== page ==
I said above that the advent of nuclear weapons calls into question Clausewitz’ view if this is taken to be a description of all war, because nuclear war could not fulfil any political aim short of annihilating a rival, which in turn is not a continuation of states’ dealings with one another by ‘different means’ and forcing the opponent to submit. This ‘transcendence of war’, as far as war using nuclear weapons is concerned, is a consequence of the existence of these weapons. We should note that there are concepts of total war which have also been proposed in opposition of Clausewitz, but for a different reasons. There are in fact two senses of “total war” in the literature, and they are related. Total war normally refers to a war in which at least one side tries to maximise the use of its resources, human, economic, etc., to the prosecution of the conflict. Total wars have only become possible with the ability of states to centralise administration and organise and mobilise society and the economy. Total war was thus not possible before the middle of nineteenth century, hence after Clausewitz time. One issue here is the scope of non-combatant immunity in total war. For instance, if munitions or armaments workers live in an area surrounding an arms or munitions factory, as Alfred Krupp’s workers did, are they, as well as the factory, legitimate targets for enemy bombers? Various positions have been taken on this question, but they are not directly relevant to our present concern.
Another idea about total war expressed by one of the German commanders of WW1, Erich Ludendorf mentioned in the main text above, about the second sense of the term, suggests that there are really no non-combatants in modern war. Ludendorf believed that Clausewitz was out-dated – his theories should be “thrown overboard” (Ludendorff 1936: 24) – because he underestimated the way in which a state could fight. Ludendorff speaks of the nation, not merely the state, being engaged in a life and death struggle when it fights a modern war – obviously, his experiences in WW1 informed his views. One reason it is worth referring to Ludendorff here is that he was a Nazi sympathiser, an associate of Hitler’s in the 1920s, and perhaps it is no coincidence that plans and directives for the war on the Eastern Front in WW2 contained echoes of his ideas on total war.39 The American Civil War, from the South’s point of view at any rate, and WW2, certainly from the perspective of the Soviet Union, Japan and Germany, were total wars in Ludendorf’s sense. With these experiences in mind, it looks as if total war will, in practice, be a struggle for survival. If a state is willing to put all of its resources into fighting a war and it loses, then it appears to follow that it has lost all of its resources, used up in the fighting, and hence as these begin to run out, the conflict does become a struggle for survival. This was the experience of Germany in both world wars, although it had the good sense to choose to surrender in WW1. States that lose total wars do not survive. The South did not survive the American Civil War, the German Empire did not survive WW1, the Third Reich did not survive WW2, and so forth. The people and the land did survive in these cases, and form new political organisations and so new states. There is some similarity here with the idea of nuclear war. With nuclear war it is guaranteed that states will not survive and neither will the majority of the people, and hence nuclear war is total war where many do not survive, and as such is again a kind of limiting case.40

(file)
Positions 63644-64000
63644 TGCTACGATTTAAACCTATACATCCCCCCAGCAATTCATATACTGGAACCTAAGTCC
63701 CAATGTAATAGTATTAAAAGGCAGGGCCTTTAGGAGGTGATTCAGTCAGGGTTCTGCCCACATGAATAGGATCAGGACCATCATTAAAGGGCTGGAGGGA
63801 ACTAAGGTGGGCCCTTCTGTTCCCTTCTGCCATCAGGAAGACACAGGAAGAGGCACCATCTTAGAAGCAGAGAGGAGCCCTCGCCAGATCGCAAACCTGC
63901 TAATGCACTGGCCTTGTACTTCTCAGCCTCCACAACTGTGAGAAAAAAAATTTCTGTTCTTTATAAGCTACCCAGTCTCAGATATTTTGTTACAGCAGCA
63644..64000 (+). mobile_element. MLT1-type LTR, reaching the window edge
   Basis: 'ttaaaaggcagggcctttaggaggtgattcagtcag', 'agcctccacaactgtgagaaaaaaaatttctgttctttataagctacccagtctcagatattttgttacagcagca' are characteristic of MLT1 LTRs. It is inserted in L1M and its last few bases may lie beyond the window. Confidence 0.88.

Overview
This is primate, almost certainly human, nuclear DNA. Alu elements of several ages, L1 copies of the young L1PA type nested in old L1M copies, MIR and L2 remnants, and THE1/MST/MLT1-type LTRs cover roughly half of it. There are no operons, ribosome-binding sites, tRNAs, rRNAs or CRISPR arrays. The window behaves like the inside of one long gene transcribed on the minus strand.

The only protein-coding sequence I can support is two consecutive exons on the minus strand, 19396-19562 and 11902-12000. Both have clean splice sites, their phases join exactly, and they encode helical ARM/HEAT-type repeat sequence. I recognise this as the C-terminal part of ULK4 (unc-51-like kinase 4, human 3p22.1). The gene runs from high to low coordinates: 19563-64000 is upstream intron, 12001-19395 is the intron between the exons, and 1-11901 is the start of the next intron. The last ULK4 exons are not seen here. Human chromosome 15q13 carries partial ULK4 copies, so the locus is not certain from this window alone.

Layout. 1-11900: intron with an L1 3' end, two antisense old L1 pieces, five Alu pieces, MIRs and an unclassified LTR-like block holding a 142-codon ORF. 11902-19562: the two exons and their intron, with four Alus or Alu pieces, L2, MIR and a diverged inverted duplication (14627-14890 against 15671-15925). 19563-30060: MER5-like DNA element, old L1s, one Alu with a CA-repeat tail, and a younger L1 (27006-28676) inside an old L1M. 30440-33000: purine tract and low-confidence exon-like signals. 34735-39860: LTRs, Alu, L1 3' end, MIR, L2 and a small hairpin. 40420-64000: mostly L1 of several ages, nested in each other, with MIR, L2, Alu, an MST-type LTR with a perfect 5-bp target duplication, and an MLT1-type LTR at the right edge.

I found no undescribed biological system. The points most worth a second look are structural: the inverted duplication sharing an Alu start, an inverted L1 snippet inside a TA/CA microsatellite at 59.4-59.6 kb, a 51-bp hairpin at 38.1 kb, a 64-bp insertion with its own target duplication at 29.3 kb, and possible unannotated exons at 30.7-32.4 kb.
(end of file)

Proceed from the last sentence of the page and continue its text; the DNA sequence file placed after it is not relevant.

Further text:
According to Clausewitz’ notion, even general or absolute war is more limited than this. And with its vital interest in security, it is not rational for a state to risk its survival for any political objective, though Clausewitz acknowledges that wars can be fought for the survival of the state. He was aware that weaponry would improve and wars become more deadly, but he could not have anticipated the advent of nuclear weapons. Moreover, Ludendorf’s idea of total war is clearly at odds with Clausewitz, at least in the sense that the latter thought that wars should always be in accordance with the political process. In the three examples just mentioned, the loser started the war, by making the first move. Those who start wars do not do so thinking that they will become enmeshed in a total war that they will eventually lose, though Germany started both world wars because it thought it had a better chance of winning if it decided when to start wars that it thought it had to fight. However, some states fight total wars and win when its enemy does not commit all of its resources to the war, and hence when their enemy does not engage in total war. The Vietnam War from the North’s point of view was such a war. The North fought with all it had, and the South and its US ally eventually gave up – one might say that the policy conducted by the US ‘by other means’ was in the end not worth pursuing. What this example makes clear is that states fighting total wars really have no choice, for if they give up, they will cease to exist. Had the South and the US prevailed in the Vietnam War, the communist North Vietnam would not have been allowed to continue. We can conclude that Clausewitz’ view of war is not outdated in the modern era – it should not be thrown overboard – with the advent of nuclear weapons or with the ability of states to mobilise all their resources to fight.41 It is rather than in our thinking about wars and the states system we need to supplement this view with (at least) two other concepts.